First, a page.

I was given a copy of a note that Dovie had written to himself when he became a maggid shiur in Zohar HaTorah. This is a document that should be read by anyone who is involved in chinuch and in the shaping of young souls, a document whose contents are a testament to the exalted stature of the man who wrote it. But while some people have expressed the hope that I will write my own tribute to Dovie, I cannot do it yet. My tears refuse to form themselves into words on a page. I will write about him at a later date. In the meantime, this young talmid chochom can be added to the tragic long list of men and women who have passed away at a young age, leaving tender, innocent orphans behind. Master of the Universe, our Father in Heaven, please have mercy on us….
“The Kosel Has Been Taken Over by Extremist Chareidim”
This week, another newspaper headline appeared in the secular Israeli press that was not only ignorant and foolhardy, but brazenly wicked as well. This headline read, “The Battle for Yerushalayim: The Kosel Has Been Taken Over by Extremist Chareidim.” The article appeared in Maariv, under the byline “Maayan Haroni,” and dealt with a report issued by Women of the Wall and the leaders of the Reform movement, who visited the Kosel on Rosh Chodesh Cheshvan and insisted on bringing a sefer Torah into the area where they were prohibited from doing so. The article claims that the security guards at the Kosel employed violence to prevent them from entering, and that they were allowed to proceed only when they left the sefer Torah outside. It was the writer’s personal judgment that the security guards acted violently, and she also adds that their actions were approved by the rov of the Kosel.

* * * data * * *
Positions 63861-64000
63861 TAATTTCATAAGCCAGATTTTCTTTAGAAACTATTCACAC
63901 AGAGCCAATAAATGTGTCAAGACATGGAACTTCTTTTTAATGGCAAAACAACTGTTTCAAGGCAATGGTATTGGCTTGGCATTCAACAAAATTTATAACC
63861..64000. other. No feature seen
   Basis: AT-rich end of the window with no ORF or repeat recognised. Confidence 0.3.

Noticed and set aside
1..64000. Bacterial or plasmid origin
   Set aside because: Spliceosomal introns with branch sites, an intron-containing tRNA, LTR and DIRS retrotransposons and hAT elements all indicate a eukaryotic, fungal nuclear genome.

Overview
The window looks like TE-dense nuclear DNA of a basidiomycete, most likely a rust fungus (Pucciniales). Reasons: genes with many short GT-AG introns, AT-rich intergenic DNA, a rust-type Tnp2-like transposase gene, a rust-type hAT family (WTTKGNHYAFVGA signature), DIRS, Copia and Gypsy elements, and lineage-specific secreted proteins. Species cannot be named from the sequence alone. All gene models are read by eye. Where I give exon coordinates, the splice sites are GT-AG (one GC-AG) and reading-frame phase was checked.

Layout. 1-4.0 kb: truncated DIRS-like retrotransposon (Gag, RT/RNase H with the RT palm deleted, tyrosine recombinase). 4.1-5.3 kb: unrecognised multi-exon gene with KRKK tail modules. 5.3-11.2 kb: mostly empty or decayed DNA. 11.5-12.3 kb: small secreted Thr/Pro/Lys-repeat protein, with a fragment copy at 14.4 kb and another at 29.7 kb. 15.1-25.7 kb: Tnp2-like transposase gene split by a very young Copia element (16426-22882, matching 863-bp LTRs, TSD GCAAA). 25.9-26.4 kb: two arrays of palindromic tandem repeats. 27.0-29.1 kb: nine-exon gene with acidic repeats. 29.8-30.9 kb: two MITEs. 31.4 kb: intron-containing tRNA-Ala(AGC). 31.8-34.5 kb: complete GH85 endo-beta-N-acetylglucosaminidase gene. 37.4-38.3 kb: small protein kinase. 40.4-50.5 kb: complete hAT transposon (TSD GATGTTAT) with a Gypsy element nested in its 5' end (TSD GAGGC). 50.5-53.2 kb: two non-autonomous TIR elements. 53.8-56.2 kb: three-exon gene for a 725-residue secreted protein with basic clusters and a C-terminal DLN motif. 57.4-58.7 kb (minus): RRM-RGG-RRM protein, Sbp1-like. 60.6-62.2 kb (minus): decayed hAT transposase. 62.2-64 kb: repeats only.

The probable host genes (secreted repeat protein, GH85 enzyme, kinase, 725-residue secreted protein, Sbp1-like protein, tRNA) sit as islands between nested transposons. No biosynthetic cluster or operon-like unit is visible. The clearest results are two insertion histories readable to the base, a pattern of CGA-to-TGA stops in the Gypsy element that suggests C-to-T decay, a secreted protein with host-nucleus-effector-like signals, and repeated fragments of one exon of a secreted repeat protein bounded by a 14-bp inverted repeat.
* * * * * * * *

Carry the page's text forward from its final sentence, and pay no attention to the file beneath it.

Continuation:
This article is a textbook case of a slanted, biased, and unfair piece of reporting. It goes on to quote the director of Women of the Wall, who declared that “violence is being used against the Women of the Wall once again” and made the claim cited in the headline that “the Kosel has been taken over by extremist chareidim.” It is very easy to discern where the writer’s sympathies lie.
Later on, the article cites the response of the Kosel Heritage Fund, which points out that the Women of the Wall violated the regulations at the site by attempting to enter the plaza with a sefer Torah, and adds that the interlopers were a group of about 30 women, in contrast to the thousands of male and female mispallelim who opposed their presence. They also asserted that the workers at the Kosel tried to prevent an outbreak of violence and a desecration of the sifrei Torah. By what right does the author of this article adopt the version of the story told by Women of the Wall, who claimed that the security guards actually committed acts of violence? And why does the headline reflect the provocative claims of this minority group, rather than quoting an official source? The article could just as well have been given a title that would create the opposite impression: “Women of the Wall Make a Violent Attempt to Break Rules and Enter Kosel Plaza.”